Assuming that an individual's rank in the wealth distribution is the only factor determining the individual's wellbeing, we analyze the individual's risk preferences in relation to gaining or losing rank, rather than the individual's risk preferences towards gaining or losing absolute wealth. We show that in this characterization of preferences, a high-ranked individual is more willing than a low-ranked individual to take risks that can provide him with a rise in rank: relative risk aversion with respect to rank in the wealth distribution is a decreasing function of rank. This result is robust to incorporating (the level of) absolute wealth in the individual's utility function.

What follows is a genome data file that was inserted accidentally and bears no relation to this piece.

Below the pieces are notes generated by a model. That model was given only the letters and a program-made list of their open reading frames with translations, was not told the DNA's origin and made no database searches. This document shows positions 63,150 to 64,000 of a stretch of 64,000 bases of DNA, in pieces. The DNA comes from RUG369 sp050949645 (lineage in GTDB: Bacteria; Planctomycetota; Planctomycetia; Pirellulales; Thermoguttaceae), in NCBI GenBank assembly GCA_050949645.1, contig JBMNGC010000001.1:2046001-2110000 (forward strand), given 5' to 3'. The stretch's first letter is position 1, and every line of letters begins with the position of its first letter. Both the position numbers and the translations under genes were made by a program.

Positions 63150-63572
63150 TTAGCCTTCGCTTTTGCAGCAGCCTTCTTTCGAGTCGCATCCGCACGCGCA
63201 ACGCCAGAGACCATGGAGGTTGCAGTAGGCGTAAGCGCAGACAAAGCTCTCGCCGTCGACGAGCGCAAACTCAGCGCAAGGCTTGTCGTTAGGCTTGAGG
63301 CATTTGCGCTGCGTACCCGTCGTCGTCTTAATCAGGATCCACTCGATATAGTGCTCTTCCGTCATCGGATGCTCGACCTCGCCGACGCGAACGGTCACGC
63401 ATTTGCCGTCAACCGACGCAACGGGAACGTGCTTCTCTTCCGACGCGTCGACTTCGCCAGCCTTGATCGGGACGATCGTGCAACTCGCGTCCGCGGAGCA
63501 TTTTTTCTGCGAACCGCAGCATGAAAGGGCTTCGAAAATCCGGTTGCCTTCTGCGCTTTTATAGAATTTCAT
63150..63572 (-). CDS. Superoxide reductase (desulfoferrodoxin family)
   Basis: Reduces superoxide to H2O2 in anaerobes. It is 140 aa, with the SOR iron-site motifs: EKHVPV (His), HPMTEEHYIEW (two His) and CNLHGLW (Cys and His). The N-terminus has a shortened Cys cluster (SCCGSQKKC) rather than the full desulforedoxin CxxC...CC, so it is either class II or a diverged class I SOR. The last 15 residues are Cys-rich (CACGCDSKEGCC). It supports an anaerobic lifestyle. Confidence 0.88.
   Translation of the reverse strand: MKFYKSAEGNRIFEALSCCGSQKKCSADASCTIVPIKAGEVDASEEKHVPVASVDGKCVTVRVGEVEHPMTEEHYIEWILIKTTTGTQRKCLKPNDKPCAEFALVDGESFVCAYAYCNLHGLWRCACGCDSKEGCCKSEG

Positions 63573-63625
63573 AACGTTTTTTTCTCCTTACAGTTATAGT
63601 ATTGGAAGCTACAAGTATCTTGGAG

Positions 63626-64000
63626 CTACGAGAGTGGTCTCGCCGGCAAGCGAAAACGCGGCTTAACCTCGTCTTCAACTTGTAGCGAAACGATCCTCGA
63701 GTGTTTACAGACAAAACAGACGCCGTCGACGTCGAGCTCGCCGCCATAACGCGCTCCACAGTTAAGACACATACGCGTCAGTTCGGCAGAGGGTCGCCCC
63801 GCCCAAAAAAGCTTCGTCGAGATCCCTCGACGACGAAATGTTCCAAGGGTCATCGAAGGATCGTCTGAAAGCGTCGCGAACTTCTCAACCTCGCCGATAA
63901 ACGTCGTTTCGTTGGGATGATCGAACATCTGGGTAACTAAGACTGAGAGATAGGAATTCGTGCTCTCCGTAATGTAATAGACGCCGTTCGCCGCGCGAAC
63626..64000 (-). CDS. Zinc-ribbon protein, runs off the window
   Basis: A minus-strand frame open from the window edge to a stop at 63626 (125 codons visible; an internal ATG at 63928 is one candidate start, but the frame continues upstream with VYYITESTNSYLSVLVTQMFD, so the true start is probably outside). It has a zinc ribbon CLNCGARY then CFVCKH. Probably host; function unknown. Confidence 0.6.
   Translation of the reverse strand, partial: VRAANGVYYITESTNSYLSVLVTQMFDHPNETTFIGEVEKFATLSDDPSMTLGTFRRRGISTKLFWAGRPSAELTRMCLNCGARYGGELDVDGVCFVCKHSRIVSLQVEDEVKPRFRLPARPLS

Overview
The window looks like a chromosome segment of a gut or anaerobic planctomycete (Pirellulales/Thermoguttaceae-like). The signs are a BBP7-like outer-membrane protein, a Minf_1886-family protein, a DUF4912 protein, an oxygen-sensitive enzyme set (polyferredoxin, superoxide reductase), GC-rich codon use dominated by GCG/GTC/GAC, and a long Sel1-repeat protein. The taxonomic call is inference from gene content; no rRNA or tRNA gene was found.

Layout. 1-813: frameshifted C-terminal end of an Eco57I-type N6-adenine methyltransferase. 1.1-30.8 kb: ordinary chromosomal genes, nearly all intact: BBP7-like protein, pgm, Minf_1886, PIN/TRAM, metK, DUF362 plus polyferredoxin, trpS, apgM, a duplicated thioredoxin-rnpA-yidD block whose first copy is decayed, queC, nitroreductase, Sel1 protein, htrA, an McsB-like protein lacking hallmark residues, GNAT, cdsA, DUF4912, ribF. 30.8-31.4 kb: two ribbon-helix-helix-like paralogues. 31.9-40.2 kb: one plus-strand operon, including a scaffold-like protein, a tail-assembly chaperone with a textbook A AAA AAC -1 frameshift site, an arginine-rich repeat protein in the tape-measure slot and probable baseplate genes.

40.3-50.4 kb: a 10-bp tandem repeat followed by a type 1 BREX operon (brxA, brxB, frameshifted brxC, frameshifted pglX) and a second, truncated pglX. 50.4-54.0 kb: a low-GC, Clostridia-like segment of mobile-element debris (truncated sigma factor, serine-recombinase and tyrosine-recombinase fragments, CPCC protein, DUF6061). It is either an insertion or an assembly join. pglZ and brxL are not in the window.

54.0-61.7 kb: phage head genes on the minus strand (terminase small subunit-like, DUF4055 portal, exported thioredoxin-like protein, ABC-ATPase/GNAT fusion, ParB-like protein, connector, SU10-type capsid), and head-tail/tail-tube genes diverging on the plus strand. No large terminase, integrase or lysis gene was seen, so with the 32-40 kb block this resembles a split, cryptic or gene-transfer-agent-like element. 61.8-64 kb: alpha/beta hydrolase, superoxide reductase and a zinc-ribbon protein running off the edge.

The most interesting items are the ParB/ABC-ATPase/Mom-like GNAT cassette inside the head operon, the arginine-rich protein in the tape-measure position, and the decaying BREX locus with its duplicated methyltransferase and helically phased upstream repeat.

- Rank in the wealth distribution
- Rank-based utility
- Relative risk aversion
- Variation in risk-taking behavior